by Dr Karl Mackie CBE
There are challenging conversations which need to held after the Gulf oil leak and the environmental disaster that has beset that region and BP, with many examples of fraught communications in the unfolding events.
Over the years CEDR has been fortunate to work with many energy companies, including BP, and so we know, as do these organisations, how problematic dialogue with local stakeholders can be at the best of times.
BP is facing the challenge of negotiating the many claims that will be coming its way and for appropriate legitimate cases has of course communicated that it will have the funds to do this. Some good news then that a very experienced mediator we know, Ken Feinberg, as been appointed by the US administration to supervise a claims process. www.deepwaterhorizonresponse.com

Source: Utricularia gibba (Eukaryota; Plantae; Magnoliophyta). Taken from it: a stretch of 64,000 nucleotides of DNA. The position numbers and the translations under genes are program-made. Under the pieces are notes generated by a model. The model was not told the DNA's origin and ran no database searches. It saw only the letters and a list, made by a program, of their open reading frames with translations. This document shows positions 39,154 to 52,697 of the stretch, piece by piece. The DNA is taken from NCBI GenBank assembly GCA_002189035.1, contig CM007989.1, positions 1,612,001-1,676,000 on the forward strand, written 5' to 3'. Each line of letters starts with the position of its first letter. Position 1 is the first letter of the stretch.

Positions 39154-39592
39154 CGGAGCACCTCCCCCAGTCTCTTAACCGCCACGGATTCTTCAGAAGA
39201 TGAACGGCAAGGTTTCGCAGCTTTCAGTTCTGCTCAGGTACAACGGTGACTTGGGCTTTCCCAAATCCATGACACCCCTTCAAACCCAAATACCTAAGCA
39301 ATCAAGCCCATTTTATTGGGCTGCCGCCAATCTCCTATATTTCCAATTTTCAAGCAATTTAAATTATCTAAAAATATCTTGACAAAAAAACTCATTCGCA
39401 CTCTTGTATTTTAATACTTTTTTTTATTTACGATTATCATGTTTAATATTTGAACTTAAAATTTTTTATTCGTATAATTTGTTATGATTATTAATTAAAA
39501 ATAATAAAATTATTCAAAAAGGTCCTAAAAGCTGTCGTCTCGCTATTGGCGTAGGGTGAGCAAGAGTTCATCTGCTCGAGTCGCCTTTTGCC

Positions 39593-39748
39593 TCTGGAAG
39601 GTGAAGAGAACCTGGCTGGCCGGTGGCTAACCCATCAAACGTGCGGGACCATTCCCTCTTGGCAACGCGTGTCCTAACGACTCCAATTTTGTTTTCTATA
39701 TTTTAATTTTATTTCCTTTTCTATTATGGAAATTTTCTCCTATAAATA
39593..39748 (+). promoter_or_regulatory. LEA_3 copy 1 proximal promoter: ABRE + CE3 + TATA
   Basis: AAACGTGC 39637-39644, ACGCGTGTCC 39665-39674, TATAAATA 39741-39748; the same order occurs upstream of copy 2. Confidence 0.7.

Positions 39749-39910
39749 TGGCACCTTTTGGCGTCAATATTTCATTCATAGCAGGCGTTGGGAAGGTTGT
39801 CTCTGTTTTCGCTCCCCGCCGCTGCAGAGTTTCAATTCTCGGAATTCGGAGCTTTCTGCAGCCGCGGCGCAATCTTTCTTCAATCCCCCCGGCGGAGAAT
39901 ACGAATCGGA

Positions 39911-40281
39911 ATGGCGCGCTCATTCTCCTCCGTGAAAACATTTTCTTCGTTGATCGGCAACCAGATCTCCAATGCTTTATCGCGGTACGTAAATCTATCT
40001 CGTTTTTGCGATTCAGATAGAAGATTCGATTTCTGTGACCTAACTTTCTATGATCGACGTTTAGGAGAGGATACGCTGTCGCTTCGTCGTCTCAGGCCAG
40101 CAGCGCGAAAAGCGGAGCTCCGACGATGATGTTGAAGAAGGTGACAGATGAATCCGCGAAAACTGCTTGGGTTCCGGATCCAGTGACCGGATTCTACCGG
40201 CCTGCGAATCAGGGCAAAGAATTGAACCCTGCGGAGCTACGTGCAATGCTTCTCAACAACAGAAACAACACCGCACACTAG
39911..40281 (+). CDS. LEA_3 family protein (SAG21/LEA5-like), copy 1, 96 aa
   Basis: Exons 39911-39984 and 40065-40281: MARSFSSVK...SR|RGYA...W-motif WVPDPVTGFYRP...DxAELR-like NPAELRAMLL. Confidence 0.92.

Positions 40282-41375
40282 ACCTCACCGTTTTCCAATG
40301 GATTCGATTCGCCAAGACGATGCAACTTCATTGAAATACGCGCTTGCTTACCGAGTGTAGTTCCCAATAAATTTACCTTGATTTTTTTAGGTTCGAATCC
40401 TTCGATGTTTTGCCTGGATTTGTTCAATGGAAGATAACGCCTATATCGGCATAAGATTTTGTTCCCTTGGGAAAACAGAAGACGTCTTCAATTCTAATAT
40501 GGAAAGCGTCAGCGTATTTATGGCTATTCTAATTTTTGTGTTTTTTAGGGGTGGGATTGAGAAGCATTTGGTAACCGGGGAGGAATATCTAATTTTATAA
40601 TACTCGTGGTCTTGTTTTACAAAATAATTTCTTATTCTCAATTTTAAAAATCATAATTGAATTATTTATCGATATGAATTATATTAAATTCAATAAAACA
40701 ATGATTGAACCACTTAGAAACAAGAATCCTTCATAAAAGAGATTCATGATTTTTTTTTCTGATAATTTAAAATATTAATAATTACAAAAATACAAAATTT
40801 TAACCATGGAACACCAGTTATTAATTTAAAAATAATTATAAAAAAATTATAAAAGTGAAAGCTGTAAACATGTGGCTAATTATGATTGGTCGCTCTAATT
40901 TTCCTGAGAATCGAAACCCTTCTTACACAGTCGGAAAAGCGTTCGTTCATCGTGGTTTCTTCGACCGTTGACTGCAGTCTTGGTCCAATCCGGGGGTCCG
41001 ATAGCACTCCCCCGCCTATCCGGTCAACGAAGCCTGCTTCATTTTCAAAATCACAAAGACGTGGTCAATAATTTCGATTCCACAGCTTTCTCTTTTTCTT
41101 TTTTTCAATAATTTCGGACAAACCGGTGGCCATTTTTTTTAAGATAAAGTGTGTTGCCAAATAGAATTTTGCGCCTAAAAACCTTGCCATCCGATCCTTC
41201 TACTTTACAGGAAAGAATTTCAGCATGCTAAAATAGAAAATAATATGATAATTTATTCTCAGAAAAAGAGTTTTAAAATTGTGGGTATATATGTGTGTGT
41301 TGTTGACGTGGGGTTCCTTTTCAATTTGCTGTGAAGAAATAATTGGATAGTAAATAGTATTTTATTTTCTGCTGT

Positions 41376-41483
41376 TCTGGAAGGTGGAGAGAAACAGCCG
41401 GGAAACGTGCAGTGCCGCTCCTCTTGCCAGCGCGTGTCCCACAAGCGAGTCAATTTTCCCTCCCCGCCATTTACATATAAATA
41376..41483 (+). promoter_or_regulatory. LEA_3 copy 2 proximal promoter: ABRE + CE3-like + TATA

Notably BP has also faced the issue of its leadership dialogue, with its boss Tony Hayward, so roundly criticised for what was said (and unsaid) and how it was delivered. This in part may have led the appointment by BP of Bob Dudley, a native of Mississippi, to deal with the crisis. Speaking the same “language” as the affected community will undoubtedly bee seen as an advantage.
Today the way that an organisation communicates and negotiates, internally and externally, can have massive repercussions for doing business and failing to consider this can be ruinous. Being prepared for difficult conversations will not prevent disaster but may limit some of the collateral damage to relationships.